Our little Hansel is usually a whirlwind, so being able to capture a pic of him dozing so sweetly made me smile. Oh, and? If you have a cat, consider dropping $8.00 on Ikea’s Lurvig play tunnel. Hansel LOVES his. I love that it packs up so small. I throw it down and let him romp for a while, then pack it away easily so it stays novel and interesting to him. A lot of fun for less than ten bucks.
Cold weather and crock pots just seem to go together! I am a fairly terrible cook. Luckily, I had the great good sense to marry a man who is an awesome one. 😊 With all of the cold lately, he was excited to try some recipes from this cookbook:
It is a lovely book, with plenty of pictures and easy to follow recipes. For his first effort, he made curried chickpeas and butter chicken. It turned out very well! The book came from our local library, but he liked it so much that we plan to buy a copy. He’s very interested to try the recipe to make paneer (Indian fresh cheese) himself, saag paneer being one of his absolute favorites. I can’t wait to taste test his efforts!
Reading is a great huge love of mine. I read. A lot. Anywhere from 2-9 or more titles a week a lot. Some books I devour, others I graze on, some are confectionary treats, but all of them are food for my brain. It’s kind of odd to me that I haven’t discussed books on here before. It’s high time I corrected that! Here are a few recent reads:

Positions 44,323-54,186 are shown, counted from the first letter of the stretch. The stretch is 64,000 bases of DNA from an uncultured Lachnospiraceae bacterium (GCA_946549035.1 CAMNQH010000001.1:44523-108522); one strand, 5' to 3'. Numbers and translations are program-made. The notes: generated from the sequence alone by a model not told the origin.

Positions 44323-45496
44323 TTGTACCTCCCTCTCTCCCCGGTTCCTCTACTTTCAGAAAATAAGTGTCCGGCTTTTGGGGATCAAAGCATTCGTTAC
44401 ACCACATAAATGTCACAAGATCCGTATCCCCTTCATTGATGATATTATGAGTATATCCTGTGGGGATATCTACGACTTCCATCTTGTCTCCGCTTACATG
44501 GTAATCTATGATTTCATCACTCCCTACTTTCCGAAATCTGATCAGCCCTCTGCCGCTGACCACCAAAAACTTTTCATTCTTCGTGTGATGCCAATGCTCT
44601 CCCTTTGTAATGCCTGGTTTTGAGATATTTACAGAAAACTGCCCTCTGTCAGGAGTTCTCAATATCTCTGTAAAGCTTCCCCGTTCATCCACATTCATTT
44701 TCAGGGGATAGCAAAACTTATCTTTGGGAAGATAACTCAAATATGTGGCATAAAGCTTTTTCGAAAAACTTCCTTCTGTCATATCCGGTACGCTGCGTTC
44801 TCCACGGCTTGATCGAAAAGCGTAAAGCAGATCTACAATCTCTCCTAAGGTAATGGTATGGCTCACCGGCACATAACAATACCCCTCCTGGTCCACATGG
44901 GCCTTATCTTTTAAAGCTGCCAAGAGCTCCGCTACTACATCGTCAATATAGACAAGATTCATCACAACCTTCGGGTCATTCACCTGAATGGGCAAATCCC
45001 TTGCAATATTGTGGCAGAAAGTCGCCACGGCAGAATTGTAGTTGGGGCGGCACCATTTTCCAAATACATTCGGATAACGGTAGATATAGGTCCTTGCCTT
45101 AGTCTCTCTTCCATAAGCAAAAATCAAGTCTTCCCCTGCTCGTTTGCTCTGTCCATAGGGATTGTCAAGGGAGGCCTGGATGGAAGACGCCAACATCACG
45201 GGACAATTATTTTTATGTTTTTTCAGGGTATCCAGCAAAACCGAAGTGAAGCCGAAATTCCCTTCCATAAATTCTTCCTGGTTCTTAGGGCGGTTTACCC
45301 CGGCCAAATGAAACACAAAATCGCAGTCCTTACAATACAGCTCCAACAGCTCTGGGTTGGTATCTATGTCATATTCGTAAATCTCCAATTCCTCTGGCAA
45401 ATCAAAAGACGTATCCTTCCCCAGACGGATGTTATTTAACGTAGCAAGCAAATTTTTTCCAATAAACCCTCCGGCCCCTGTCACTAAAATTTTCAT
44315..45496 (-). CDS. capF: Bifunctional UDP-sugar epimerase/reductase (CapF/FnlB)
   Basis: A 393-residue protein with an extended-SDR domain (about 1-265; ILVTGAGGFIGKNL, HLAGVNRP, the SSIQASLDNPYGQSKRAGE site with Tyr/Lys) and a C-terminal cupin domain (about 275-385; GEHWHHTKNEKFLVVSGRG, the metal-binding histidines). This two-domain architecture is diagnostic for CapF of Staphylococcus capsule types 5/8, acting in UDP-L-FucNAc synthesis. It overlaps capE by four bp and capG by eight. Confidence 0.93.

“Home Style By City: Ideas and Inspiration from Paris, London, New York, Los Angeles, and Copenhagen” by Ida Magntorn, “Blood of My Blood” by Barry Lyga, and “Lost in Translation: an Illustrated Compendium of Untranslatable Words from Around the World” by Ella Frances Sanders.
For grazing? Decorating books! I love them. Luckily, between my local library and the nearby Half Price Books, there’s no shortage of decorating books for me to browse and dream over. I was a bit surprised by how much I liked “Home Style by City”. At 160 pages, it’s fairly slender, but it is focused and packs a lot into those pages.
The idea behind it is that the stuff to be had in local flea markets, thrift stores, and junk shops varies a bit regionally, and that one can learn a bit about the soul of a place based on what’s moving at its fleas. Then it highlights some residences that beautifully demonstrate some of these regional idiosyncracies as a way of exploring the cultures of the cities featured. Like the author, I try to always include stops at local fleas and thrifts when I travel, and I knew exactly what she meant. I thought this conceit worked well.
I look at a fair amount of decorating books…yes, look. Not all of them are particularly well-written! This one proves the old adage that brevity can be the soul of wit. Concise, with easily scanned lists and some fun things like playlists for each city, this was the rare decorating book that I actually read as well as looked at. And the looking was lovely, I enjoyed the eye-candy inside very much. Oh! and there was a craft for each city. They actually managed to be cute and doable looking and not crappy-crafty looking. I was especially intrigued by the lace doily hanging light shade DIY in the Paris section.
Another take-away? Houseplants! I felt like there were quite a few homes featured in the book with some very inspiring plants. They looked fresh and lovely. As much as I enjoy gardening, I find houseplants challenging. This book is inspiring me to try again. When they work, as in the pictures in this book, they really add something.